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Hip News

The Best Time for Hip Replacement Surgery Is . . . Still Unclear

Total hip replacement is a serious surgery. It is the last stage of treatment when hip pain or disability has finally become unmanageable. Deciding when to have hip replacement surgery is difficult. Each patient makes the decision depending on his or her own health, lifestyle, and fears. It would be helpful if doctors had a clear set of data to help patients understand the risks and benefits of hip surgery at different stages--but they don't.

These authors tried to fill in some of the gaps in the data. They surveyed 1120 Medicare patients in 12 states who had hip replacement surgery because of osteoarthritis. Patients were asked about their activities and pain level before surgery and during the year after surgery. The idea was to see if patients' status before surgery could predict outcomes a year after surgery.

The results were mixed. People who had the most pain and the poorest function before hip surgery still had the most pain and disability a year later. This was especially true for the people who had needed help with walking, housework, or shopping before surgery. Most of them still needed help with those activities.

The authors weren't sure why this was true. Maybe the condition of these patients had gotten so bad that surgery couldn't help them very much. It is also possible that they had gotten used to the help and found it hard to go back to doing things on their own. But not all the news was bad for the group with the poorest function before surgery. They showed the greatest reductions in pain and disability levels after surgery.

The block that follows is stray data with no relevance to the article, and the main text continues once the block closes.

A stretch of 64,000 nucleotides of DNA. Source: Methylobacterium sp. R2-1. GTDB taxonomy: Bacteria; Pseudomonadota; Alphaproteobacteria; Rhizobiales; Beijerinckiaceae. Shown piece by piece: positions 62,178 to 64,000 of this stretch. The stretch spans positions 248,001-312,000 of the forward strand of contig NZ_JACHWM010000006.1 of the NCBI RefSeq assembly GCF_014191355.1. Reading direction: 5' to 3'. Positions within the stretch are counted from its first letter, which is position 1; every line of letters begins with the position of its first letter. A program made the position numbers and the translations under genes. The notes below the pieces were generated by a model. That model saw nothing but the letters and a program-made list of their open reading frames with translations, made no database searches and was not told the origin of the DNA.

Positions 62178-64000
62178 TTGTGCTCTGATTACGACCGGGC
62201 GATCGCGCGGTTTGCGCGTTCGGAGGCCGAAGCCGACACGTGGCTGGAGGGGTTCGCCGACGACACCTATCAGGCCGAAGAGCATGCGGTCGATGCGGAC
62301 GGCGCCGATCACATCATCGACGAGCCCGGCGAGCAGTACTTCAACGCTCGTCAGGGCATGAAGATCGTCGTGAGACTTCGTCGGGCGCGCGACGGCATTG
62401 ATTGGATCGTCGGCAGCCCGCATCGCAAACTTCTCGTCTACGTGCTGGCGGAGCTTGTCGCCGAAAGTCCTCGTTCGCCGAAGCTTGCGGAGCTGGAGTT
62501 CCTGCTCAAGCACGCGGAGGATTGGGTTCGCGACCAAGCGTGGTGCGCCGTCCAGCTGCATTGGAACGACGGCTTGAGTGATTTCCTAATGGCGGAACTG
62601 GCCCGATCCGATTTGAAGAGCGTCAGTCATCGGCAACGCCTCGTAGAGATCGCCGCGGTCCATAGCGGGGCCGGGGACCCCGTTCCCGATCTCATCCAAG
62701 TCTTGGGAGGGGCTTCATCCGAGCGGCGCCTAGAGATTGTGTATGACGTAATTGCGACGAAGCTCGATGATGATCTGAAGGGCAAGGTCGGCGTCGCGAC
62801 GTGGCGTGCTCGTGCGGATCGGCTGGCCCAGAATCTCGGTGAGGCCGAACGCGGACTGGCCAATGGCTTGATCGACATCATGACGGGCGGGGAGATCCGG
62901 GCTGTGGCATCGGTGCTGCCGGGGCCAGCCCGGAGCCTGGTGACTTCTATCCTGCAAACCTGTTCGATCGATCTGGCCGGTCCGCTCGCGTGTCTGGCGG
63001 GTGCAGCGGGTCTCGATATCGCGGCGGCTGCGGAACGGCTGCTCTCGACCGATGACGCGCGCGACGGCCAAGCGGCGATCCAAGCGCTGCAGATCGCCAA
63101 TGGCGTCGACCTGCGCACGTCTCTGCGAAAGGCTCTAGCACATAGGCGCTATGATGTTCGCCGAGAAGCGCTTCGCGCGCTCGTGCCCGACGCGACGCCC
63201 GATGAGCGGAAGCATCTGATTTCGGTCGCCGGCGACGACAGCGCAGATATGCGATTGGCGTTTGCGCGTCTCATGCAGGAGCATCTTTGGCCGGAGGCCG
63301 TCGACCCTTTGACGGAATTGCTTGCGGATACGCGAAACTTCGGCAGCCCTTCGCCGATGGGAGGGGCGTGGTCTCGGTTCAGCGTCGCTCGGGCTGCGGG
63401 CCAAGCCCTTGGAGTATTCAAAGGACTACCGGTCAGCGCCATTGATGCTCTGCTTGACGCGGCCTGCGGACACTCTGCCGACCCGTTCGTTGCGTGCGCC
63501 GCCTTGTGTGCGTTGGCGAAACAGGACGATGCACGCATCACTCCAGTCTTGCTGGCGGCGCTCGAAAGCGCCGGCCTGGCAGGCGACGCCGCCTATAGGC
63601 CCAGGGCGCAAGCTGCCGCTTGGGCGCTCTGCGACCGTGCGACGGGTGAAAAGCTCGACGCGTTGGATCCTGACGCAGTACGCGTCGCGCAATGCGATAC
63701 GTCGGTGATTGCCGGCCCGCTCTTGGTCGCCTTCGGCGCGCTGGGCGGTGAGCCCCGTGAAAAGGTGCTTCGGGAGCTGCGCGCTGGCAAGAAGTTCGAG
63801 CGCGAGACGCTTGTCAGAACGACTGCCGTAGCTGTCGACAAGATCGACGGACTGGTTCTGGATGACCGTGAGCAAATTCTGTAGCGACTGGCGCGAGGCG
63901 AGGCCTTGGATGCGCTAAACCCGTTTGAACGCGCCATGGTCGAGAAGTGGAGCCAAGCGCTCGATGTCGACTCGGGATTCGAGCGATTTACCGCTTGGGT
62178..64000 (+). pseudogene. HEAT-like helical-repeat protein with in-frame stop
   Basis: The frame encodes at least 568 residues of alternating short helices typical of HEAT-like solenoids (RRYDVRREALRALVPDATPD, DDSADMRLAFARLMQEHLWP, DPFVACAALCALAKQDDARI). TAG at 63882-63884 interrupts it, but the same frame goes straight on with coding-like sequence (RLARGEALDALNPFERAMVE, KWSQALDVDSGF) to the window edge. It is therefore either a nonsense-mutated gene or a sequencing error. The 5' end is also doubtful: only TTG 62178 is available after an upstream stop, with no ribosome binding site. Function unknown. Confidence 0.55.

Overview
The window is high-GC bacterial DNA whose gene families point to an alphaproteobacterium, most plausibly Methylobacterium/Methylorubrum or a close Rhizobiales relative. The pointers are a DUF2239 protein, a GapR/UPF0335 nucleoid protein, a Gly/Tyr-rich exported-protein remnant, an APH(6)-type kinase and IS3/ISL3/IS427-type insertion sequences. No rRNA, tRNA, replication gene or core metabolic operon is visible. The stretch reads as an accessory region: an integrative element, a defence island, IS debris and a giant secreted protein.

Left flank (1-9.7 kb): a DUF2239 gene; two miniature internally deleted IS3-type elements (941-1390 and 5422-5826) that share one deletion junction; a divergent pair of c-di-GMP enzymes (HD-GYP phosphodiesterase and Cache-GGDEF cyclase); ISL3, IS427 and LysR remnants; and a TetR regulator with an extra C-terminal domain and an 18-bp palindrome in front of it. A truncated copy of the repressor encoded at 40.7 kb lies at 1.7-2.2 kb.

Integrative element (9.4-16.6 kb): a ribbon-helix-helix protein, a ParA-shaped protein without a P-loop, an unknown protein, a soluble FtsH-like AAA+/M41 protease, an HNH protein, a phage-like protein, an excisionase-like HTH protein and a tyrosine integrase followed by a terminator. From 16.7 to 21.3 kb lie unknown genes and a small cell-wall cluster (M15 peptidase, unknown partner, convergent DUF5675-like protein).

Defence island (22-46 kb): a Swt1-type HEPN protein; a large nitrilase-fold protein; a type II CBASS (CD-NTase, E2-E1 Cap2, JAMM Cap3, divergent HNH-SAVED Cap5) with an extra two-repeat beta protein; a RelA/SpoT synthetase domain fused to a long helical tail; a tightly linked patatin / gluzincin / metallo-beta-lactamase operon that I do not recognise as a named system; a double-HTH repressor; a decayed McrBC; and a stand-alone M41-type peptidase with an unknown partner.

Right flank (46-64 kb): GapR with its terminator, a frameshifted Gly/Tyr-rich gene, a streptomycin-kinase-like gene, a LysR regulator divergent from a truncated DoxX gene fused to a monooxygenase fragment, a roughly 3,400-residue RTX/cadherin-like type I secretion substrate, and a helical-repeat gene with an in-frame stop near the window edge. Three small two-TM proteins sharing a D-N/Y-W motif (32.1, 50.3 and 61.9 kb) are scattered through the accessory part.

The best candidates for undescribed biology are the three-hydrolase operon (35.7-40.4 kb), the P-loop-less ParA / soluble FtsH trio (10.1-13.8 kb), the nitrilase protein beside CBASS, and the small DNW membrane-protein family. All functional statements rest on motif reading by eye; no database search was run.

So how can this information help patients decide when to have surgery? It doesn't give a clear forecast. But it does suggest that waiting until patients need help with daily tasks is not a good idea, even if these patients can still benefit from hip replacement surgery.


Jeremy Holtzman, MD, MS, et al. Effect of Baseline Functional Status and Pain on Outcomes of Total Hip Arthroplasty. In The Journal of Bone and Joint Surgery. November 2002. Vol. 84-A. No. 11. Pp. 1942-1948.

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*Disclaimer:* The information contained herein is compiled from a variety of sources. It may not be complete or timely. It does not cover all diseases, physical conditions, ailments or treatments. The information should NOT be used in place of visit with your healthcare provider, nor should you disregard the advice of your health care provider because of any information you read in this topic.
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